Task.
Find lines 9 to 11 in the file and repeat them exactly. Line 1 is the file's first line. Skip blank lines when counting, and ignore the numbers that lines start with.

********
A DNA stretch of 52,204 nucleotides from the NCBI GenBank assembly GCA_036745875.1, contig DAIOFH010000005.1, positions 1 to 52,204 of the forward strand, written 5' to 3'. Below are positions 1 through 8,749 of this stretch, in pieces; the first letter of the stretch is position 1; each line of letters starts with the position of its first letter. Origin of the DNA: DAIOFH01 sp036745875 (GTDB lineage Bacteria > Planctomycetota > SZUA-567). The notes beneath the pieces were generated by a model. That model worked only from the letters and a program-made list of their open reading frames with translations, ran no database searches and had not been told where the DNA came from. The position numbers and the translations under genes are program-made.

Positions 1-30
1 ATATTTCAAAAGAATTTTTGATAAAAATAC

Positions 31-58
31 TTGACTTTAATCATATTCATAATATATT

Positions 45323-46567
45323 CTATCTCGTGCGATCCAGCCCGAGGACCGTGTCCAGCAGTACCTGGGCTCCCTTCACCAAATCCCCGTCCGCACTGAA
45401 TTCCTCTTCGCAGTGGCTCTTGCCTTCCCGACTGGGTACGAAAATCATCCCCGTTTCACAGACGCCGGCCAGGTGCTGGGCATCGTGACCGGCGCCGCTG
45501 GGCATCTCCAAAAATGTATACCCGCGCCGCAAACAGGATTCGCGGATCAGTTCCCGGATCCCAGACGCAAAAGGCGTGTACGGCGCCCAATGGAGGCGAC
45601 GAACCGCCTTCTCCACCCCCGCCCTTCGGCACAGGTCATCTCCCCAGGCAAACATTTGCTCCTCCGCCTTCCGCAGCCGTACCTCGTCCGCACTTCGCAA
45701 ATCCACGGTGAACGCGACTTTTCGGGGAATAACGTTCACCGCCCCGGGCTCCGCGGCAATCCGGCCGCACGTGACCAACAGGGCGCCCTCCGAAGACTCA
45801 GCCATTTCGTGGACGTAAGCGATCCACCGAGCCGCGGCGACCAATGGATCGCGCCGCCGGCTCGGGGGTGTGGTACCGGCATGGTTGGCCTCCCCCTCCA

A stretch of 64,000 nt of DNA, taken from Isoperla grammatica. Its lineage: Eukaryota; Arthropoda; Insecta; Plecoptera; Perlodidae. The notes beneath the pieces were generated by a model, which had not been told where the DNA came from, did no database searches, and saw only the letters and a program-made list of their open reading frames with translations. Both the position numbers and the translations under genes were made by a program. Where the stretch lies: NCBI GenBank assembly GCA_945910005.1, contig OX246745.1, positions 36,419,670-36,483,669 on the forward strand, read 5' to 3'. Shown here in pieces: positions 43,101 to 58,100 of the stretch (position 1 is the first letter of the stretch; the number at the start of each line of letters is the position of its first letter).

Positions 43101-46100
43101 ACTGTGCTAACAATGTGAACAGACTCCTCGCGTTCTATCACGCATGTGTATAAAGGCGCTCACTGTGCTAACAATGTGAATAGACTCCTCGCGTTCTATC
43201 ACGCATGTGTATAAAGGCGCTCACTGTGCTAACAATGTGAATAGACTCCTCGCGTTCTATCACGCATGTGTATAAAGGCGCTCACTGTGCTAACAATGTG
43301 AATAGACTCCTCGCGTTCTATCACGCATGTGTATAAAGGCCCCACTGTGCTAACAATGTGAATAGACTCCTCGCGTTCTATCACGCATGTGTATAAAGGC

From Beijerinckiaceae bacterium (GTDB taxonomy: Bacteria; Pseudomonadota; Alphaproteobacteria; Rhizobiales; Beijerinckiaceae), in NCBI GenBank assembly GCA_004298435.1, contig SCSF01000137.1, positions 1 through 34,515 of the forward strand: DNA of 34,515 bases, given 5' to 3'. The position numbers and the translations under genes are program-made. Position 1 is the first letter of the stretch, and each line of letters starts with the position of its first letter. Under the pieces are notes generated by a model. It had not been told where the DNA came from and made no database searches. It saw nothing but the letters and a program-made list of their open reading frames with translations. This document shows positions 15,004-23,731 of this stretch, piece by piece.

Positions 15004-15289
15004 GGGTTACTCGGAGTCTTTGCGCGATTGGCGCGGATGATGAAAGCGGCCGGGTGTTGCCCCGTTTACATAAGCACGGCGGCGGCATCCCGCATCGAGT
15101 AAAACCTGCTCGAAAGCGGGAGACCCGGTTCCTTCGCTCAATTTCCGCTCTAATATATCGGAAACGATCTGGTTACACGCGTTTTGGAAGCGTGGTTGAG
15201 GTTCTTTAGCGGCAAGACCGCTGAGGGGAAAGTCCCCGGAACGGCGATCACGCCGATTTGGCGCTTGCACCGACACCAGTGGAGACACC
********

45501 GGCATCTCCAAAAATGTATACCCGCGCCGCAAACAGGATTCGCGGATCAGTTCCCGGATCCCAGACGCAAAAGGCGTGTACGGCGCCCAATGGAGGCGAC
45601 GAACCGCCTTCTCCACCCCCGCCCTTCGGCACAGGTCATCTCCCCAGGCAAACATTTGCTCCTCCGCCTTCCGCAGCCGTACCTCGTCCGCACTTCGCAA
45701 ATCCACGGTGAACGCGACTTTTCGGGGAATAACGTTCACCGCCCCGGGCTCCGCGGCAATCCGGCCGCACGTGACCAACAGGGCGCCCTCCGAAGACTCA